A sommelier's guide to the pocket-sized wine bars of Paris

Yard's food is explosively flavoured and full of Italian, French and Greek influences.
Yard's food is explosively flavoured and full of Italian, French and Greek influences. Photo: Supplied

For lovers of food and wine, Paris has always been a restaurant city that inspires reverence. It is the combination of the towering reputation of its UNESCO-protected gastronomy, its wine culture top-heavy with the world's most revered wine regions, and the insouciance of its waiters and sommeliers.

But the city that loves a little revolution now and then now also delivers fun, immersive and delicious drinking and dining that is diverse, open-minded and outrageously good value.

That Paris has changed in recent years is not breaking news. With chefs ditching Michelin stars in favour of bistronomy, the democratisation of dining in Paris has quietly led to an equally significant shift in wine.

Yard wine bar, Paris.
Yard wine bar, Paris. Photo: Supplied

As ground zero for the "natural" wine movement, this city has experienced something of a culinary renaissance in its approach to the way wine is not only made and served but the food that can partner it.

This is a new Paris of pocket-sized venues, flexible menus filled with small and shared plates, streetside drinking and no wine lists, all backed with warm and engaged service.

Old and new Paris rub up against each other now, creating a delicious friction between the worlds of classical and contemporary dining.

Redd wine bar, Paris.
Redd wine bar, Paris. Photo: Sophie Le Berre

It is the little things you notice. Wine lists aren't widely available, which doesn't feel like an attempt to confuse or mislead but rather a way of saying "you know why you are here; let me take care of you". And the way wine by the glass is rarely poured until you've been given the chance to taste it.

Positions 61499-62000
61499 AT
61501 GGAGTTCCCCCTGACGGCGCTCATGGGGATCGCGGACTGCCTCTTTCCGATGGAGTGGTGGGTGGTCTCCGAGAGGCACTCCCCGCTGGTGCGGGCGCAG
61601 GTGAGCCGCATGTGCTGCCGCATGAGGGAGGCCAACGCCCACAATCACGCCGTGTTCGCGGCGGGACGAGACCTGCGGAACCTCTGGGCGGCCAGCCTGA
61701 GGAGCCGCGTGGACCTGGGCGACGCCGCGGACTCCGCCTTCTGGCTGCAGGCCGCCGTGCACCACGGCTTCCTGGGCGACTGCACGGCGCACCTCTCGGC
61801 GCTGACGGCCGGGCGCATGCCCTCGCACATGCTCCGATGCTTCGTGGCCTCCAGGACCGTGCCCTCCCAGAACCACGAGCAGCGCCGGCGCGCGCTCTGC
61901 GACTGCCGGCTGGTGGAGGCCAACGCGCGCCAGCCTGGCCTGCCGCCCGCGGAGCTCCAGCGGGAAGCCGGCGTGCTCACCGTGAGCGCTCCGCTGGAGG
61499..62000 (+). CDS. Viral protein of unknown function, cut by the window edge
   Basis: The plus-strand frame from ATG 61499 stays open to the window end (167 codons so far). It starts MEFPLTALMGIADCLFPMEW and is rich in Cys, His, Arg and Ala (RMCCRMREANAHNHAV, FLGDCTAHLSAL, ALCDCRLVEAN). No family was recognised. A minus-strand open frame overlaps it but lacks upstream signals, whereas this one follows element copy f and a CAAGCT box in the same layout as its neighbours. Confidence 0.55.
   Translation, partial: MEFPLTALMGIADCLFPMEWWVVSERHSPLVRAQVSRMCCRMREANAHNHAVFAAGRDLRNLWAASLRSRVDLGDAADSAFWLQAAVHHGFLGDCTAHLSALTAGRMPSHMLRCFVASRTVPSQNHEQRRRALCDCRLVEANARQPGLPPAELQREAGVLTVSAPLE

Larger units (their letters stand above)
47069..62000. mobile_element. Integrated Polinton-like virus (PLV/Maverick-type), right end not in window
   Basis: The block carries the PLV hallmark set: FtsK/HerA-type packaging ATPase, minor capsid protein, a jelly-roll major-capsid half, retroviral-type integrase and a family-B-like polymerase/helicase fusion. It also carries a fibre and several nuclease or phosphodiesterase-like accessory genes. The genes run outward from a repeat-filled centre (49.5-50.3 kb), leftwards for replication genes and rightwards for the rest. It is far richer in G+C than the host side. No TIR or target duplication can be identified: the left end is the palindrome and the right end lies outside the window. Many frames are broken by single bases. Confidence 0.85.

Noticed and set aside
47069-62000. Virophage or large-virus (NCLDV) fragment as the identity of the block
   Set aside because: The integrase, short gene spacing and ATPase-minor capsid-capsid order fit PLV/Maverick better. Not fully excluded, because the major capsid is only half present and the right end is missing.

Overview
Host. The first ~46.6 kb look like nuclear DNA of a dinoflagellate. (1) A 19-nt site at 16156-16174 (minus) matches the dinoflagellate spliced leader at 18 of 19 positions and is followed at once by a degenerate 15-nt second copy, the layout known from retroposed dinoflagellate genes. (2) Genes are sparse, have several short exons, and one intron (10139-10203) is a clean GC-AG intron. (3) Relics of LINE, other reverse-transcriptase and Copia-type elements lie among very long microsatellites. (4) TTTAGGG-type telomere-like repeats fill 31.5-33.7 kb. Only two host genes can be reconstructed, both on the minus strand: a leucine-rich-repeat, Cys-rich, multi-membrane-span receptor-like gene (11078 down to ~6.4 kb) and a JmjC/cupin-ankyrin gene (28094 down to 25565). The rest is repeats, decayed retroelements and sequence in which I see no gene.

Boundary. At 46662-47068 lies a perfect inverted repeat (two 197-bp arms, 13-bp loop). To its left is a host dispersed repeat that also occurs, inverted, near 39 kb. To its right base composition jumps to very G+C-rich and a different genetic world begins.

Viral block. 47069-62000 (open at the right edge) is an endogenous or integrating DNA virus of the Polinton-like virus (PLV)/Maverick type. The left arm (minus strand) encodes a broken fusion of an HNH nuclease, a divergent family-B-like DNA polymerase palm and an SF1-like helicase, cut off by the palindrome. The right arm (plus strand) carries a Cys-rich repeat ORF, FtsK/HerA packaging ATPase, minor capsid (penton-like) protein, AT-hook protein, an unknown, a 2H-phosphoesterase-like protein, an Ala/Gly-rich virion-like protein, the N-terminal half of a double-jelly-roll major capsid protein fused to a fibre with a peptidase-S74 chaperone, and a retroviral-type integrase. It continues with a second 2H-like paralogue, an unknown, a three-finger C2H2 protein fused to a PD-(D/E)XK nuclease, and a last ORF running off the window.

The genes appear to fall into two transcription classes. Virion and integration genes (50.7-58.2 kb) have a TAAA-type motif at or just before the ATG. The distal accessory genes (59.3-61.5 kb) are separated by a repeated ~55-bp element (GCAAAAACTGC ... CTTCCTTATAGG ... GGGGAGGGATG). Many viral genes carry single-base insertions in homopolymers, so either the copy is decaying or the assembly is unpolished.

This new and more open Paris has resulted in a better gender balance in wine teams. And importantly for the idiot abroad, English is spoken perfectly and with patience.

You can still find that special brand of Parisian service that can leave you with an acute case of Stockholm syndrome, and there is ample opportunity to drop a mortgage payment or two on a Michelin-endorsed tasting menu. "Tome" raiders can still go hunting through encyclopedic wine lists, and it is still a pain to find a place to eat at weekends.


But it is the overwhelming feeling that diversity is now embraced and truly celebrated in Paris that makes the world's greatest dining city feel more relevant and important than ever. After a week of eating and drinking, here are my five favourite places to get taste of the new Paris.


You'll find Redd in Rue Saint-Sauveur, one of those tight, cobblestoned laneways that captures and amplifies that magical light that lingers over Paris at dusk. It is  a small, cubby-hole-sized room that is all raw brick and steel, with walls lined with a seemingly endless parade of nudes from local artists. The wine list, curated by former Arpege sommelier Marketa​ Sitarova, is a cross-section of France, with a strong representation of internationals. The food is simple: stunning charcuterie, cheese, rillettes, terrine and a single antipasti plate. Ask for recommendations from the constantly evolving wine list. 

Yard wine bar, Paris.
Yard wine bar, Paris. Photo: Chris Morrison